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Technology in Australia 1788-1988Australian Academy of Technological Sciences and Engineering
Table of Contents

Chapter 11

I The Present Energy Economy

II Australian Energy Consumption

III Research And Development

IV Coal

V Oil And Natural Gas

VI Solar Energy

VII Nuclear Energy

VIII Bagasse Firewood And Other Biomass

IX Electric Power Generation And Distribution electric Power Generation And Distribution

X Manufactured Gas

XI Industrial Process Heat
i The sugar industry
ii General purpose boilers
iii Units used in this chapter



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Swirl burner

Although the introduction of bagasse suspension fired boilers provided a major step forward, their combustion is unsteady and at times this causes pressure surges which can cause damage. Australian researchers studied the fundamentals of bagasse burning (Lamb and Bilger, 1975), and combustion behaviour in operating furnaces (Dixon, 1984); SRI developed, a compact high-temperature drier design for bagasse and a prototype swirl burner which give stable attached flames over a wide range of bagasse moisture content. This dryer-burner system has been tested satisfactorily using commercial sawdust (Dixon, 1987). Such burners are envisaged as being particularly suitable for application in a modular boiler concept and would also be suitable for installation in existing old grate fired boilers or suspension fired boilers.

Juice heating

Juice heating had been done until 1979 by employing tubular heat interchangers. They have scaling problems. SRI developed a direct contact heater (Wright, 1979) in which juice is rained into direct contact with steam in a vessel similar to a condenser. This inexpensive design has eliminated the cost of tube cleaning and also the deterioration of heat exchange performance which occurred after a few days' operation. The only drawback is the additional load placed upon the evaporator vessels, since the juice becomes slightly diluted.


Throughout the world the sugar industries employ quadruple or quintuple evaporator sets whereby juice in each vessel is heated by steam in a calandria through which juice passes in vertical tubes. The steam driven off from the boiling juice in one vessel is passed to the following vessel in the set, where it is used as the steam in the calandria of that vessel. In this way steam is used, in effect, five times over; each succeeding vessel operating at a lower pressure.

Technologists in the Australian sugar industry have created designs to improve the performance by giving special attention to tubes: their diameters, spacing, length, method of fixing, and materials. SRI has introduced new circulation paths in vessels by placing a number of larger diameter tubes in selected locations in the calandria.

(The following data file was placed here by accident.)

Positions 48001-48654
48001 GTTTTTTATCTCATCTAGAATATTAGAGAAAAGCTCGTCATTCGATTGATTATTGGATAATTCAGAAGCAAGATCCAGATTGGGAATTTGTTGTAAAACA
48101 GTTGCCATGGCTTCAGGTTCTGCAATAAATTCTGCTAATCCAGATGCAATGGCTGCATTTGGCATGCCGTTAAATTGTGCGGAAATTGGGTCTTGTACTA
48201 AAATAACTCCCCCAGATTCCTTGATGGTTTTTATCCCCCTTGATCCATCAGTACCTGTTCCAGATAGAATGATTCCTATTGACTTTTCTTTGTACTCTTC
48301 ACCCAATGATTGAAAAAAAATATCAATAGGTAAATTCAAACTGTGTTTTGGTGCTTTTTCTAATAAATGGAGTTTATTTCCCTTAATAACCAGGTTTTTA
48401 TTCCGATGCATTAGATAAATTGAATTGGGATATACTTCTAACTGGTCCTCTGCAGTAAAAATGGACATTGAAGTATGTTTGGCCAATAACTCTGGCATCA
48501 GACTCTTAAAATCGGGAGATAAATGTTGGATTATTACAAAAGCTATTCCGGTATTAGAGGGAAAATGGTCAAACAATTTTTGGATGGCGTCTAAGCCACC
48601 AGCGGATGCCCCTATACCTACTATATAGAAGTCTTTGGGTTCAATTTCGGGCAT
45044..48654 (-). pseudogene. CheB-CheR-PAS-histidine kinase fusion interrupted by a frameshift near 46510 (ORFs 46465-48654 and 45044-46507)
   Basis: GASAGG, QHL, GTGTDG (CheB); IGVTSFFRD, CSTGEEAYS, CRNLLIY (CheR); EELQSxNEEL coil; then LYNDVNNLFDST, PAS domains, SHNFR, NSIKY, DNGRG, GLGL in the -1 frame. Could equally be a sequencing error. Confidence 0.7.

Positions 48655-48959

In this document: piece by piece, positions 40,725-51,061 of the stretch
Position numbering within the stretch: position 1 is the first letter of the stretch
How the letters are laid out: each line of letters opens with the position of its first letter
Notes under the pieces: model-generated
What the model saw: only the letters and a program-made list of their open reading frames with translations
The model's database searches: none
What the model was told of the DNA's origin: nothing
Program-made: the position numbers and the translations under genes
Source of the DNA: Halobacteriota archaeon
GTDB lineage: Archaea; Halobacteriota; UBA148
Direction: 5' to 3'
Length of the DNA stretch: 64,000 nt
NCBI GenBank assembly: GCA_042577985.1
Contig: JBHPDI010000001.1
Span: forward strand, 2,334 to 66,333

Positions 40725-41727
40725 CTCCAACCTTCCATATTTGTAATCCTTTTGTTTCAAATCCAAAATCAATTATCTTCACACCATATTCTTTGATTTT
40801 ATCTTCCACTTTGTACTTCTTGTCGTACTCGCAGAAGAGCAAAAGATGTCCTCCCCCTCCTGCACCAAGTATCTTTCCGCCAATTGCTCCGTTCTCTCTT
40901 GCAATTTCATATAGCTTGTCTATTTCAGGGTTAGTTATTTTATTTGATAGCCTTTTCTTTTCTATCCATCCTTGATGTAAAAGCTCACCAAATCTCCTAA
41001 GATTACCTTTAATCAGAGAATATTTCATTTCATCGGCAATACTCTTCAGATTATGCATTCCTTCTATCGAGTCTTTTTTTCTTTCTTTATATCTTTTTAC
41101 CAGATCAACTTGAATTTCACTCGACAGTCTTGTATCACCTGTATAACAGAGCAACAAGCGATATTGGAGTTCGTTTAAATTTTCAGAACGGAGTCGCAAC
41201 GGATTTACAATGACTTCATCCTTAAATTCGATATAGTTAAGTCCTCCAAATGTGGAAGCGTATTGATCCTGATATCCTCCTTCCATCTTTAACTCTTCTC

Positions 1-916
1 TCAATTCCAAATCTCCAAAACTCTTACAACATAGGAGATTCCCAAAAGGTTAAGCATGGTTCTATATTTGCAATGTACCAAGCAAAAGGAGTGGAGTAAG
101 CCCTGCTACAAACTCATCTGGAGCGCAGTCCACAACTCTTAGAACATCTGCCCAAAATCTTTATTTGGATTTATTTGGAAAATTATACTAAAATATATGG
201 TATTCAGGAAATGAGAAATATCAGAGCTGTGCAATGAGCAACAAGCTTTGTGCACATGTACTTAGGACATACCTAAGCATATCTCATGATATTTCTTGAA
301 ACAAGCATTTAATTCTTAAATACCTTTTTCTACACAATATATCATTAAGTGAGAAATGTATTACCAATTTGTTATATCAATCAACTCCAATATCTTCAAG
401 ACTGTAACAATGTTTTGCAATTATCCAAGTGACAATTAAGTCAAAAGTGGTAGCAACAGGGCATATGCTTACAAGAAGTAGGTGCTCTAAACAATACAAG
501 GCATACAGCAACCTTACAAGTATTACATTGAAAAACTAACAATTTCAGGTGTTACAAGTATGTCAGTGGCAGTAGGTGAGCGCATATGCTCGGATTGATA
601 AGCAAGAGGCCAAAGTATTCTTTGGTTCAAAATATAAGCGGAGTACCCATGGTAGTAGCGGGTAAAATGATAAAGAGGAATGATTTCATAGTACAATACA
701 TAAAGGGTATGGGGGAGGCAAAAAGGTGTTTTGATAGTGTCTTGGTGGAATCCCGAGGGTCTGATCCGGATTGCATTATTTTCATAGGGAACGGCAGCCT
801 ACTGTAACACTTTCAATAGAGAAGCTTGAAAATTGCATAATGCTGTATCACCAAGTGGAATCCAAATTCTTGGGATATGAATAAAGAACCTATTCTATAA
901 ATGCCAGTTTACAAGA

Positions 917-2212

Computer programmes developed by SRI are used by sugar mills in the design and re-arrangement of vessels in the evaporator sets. Australian researchers and mill technologists have also introduced a variety of methods of chemical treatment to minimise scaling and to chemically clean the vessels periodically, to maximise heat transfer through the tubes.

Pan boiling

Boiling of sugar syrups and molasses under reduced pressure in 'pans' enables the process of producing sugar crystals to take place at lower temperatures. The designs of pans and their operation varies throughout the world. Australian researchers at SRI in the 1960s introduced a radioactive ball into operating batch pans of various designs and traced their paths to establish circulation patterns. This resulted in better pan designs and improved circulation which gave reduced boiling times and production of more uniform crystals as desired by the market.

Part of the sugar-boiling research programme at SRI over a 20-year period was directed into continuous pan boiling. The successful result is a design which has given outstanding performance in Australia and which has been built overseas under licence (Broadfoot and Wright, 1981). Mill technologists have also completed a satisfactory installation with unique features.

Innovation index

Anderson and Stalker (1981) use the index to measure the propensity of an industry to adopt new innovations. A study of the sugar industry showed its index to be far higher than comparable food industries. This is explained by these authors to be partly due to the unimpeded intra-industry information transfer which has led to world-leading technological developments. It is also largely due to the enlightened approach by the industry in its support for research, including the establishment and continued financing of world-leading research organisations within the industry.

People in Bright Sparcs - Anderson, C. N.; Bilger, R. W.; Broadfoot, R.; Dixon, T. F.; Lamb, B. W.; Levy, P. W.; Stalker, R. J.; Wright, P. G.

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© 1988 Print Edition pages 842 - 844, Online Edition 2000
Published by Australian Science and Technology Heritage Centre, using the Web Academic Resource Publisher